He LOVES Me
© Bob Hernandez IV 2016
Published @ Shakespir Inc.
All Rights Reserved.
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We usually term this amazing parable to be, The Prodigal Son but one close look at it unveils that the story is meant to be The Compassionate Father or The Wonderful Nature Of God In Dealing With His Rebellious Children. Having the title as a picture of the prodigal son hides the most important part of Jesus’ parable and how he changes or deals with men.
When the youngest son approached him, he heard his request and shared all he had with both sons. The younger son took it all, walked out the beautiful gate into a strange world where most things were done outside the Laws of God. He partied, drank and ate until all he had was gone. He decided to be a hired man, ate pigs’ meal and rested on the bare floor. The requirements was too high that he finally saw his father’s love.
With all sincerity, he finally returned to his dad confessing how sorry he was and he readily was already forgiven.
The younger wasn’t the only rebellious son, for the elder also was. So why call it, The Prodigal Son? The older brother had jealousy in his heart and couldn’t also see his father’s love. All he could see was his brother being robed with a beautiful garment. He was in real hunger for the riches his dad had, rather than knowing the love of his father.
Therefore, The Compassionate Father or The Wonderful Nature Of God In Dealing With His Rebellious Children should be the appropriate title for this parable.
As we move on, we will look at the following:
1. They didn’t lose the relationship
2. The sin of the older son
3. The sin of the younger son
4. Who is safer among both sons?
5. His compassionate heart
Certainly, the younger son losed so many things he would have gotten had he remained with his father but he never losed his relationship with him. He left for a distant land but the relationship which his dad had with him was constant. He’s still father’s son, still had his love, still related to his father by blood. So how could he lose it?
If anything else seemed to not grow the moment he left, it was his fellowship with his dad. They hardly get to meet to talk with each other. That didn’t end the father’s hunger for fellowship with his son; for he was still longing to talk with him, just as David was longing to talk with Absalom. However, his father’s reaction wasn’t akin to the king’s; for the king never wanted to see Absalom once he returned but while he was away, he still longed to fellowship with him.
Just the opposite, the younger son’s father didn’t wait for his son to get to the gate. He rushed out to embrace him, expressing that love once more. That moment, the fellowship he had longed desired to have with his son was restored and ready to grow.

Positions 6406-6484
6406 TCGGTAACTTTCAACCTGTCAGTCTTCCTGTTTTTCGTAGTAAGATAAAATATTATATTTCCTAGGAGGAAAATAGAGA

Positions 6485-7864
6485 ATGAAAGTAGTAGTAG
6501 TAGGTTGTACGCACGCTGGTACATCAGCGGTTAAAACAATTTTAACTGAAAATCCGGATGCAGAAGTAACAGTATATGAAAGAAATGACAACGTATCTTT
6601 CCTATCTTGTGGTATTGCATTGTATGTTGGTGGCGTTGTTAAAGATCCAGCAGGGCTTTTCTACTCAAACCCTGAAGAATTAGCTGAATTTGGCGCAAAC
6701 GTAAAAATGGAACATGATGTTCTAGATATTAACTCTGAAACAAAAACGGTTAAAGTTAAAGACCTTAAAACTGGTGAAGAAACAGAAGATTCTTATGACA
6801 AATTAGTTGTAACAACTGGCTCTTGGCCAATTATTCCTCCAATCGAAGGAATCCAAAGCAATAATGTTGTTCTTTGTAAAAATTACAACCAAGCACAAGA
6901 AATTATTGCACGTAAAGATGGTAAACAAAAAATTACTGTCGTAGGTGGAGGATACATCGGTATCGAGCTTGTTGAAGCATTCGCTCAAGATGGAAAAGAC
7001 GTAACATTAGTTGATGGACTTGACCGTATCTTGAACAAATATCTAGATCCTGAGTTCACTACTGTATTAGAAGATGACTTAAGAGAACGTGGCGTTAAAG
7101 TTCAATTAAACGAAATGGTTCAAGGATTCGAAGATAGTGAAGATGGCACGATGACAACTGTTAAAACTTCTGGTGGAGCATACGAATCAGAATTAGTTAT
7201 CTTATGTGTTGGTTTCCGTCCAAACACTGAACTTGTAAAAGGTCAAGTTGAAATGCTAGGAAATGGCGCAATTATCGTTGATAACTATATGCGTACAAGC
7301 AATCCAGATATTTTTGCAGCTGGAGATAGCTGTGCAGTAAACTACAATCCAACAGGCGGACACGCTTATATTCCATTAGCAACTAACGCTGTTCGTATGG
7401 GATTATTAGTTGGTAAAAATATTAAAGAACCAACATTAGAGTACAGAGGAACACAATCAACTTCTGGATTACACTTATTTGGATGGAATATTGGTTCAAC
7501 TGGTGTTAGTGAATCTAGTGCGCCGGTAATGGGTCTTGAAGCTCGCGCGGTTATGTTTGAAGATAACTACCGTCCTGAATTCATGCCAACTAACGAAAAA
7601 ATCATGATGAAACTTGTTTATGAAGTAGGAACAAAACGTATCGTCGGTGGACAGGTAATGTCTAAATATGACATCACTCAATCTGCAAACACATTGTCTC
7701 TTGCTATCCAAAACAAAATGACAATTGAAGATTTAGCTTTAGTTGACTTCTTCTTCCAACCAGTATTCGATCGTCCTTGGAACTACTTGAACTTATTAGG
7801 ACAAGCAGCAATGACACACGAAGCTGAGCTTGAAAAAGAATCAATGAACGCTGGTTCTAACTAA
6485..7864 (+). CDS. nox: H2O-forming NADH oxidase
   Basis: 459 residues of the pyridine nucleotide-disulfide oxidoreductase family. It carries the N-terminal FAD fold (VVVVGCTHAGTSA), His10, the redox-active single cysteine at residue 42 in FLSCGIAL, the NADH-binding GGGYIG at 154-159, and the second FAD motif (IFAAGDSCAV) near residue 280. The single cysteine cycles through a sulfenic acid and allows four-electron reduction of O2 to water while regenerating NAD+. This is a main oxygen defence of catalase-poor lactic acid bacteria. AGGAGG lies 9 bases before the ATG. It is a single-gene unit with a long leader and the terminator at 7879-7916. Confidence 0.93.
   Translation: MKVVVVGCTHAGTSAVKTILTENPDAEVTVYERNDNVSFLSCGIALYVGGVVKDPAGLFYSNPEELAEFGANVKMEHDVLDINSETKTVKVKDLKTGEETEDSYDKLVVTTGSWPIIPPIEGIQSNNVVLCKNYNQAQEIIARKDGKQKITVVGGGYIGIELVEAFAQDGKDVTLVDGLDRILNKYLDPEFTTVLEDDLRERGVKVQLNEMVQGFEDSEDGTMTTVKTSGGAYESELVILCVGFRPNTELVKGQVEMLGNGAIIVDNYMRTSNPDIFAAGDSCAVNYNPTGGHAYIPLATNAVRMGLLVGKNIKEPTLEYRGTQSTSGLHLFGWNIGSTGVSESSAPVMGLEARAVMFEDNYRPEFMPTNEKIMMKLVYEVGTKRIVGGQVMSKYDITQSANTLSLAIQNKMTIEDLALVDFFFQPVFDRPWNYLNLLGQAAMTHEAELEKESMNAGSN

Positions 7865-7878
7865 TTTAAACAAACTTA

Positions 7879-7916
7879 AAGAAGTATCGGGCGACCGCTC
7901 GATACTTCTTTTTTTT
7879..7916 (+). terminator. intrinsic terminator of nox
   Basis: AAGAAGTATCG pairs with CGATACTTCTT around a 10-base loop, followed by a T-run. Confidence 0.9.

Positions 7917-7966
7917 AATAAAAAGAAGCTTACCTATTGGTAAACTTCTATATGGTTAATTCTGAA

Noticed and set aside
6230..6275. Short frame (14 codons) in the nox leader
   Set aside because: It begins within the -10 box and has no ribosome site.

The bible had it this way, in Luke 15:20; So he got up and came to his [own] father. But while he was still a long way off, his father saw him and was moved with pity and tenderness [for him]; and he ran and embraced him and kissed him [fervently]. With this expression which his father shew toward him, it’s clear that the son never losed his relationship with his father. What he losed was their close fellowship.
On the other hand, even though the elder son was just so jealous, that doesn’t mean he losed his relationship with his father. He also had the fellowship and was able to tell his father his feeling toward everything which had just occurred. He couldn’t believe his eyes but the words of his father still pointed out that they still had fellowship: And the father said to him, Son, you are always with me, and all that is mine is yours. 32But it was fitting to make merry, to revel and feast and rejoice, for this brother of yours was dead and is alive again! He was lost and is found! (vs 31-32).
Imagine God’s words to us who are caught in selfish motives; self-righteousness, and self-glorification: Son, you are always with Me, and all that is Mine is yours. That shows the presence of fellowship with God.
We never lose our relationship with God. Each of us are caught in either the self-righteous attitude of the elder son or the prodigal life of the youngest son. Both do affect our fellowship with him, and have our eyes clouded from seeing his love. Though, we’re not of those who abandon the Father, when we see our fellowship with him weakening and we discover we are caught in any of the two, all we have to do is RUN TO HIM. When we do, we will begin to see how much he loves us even more.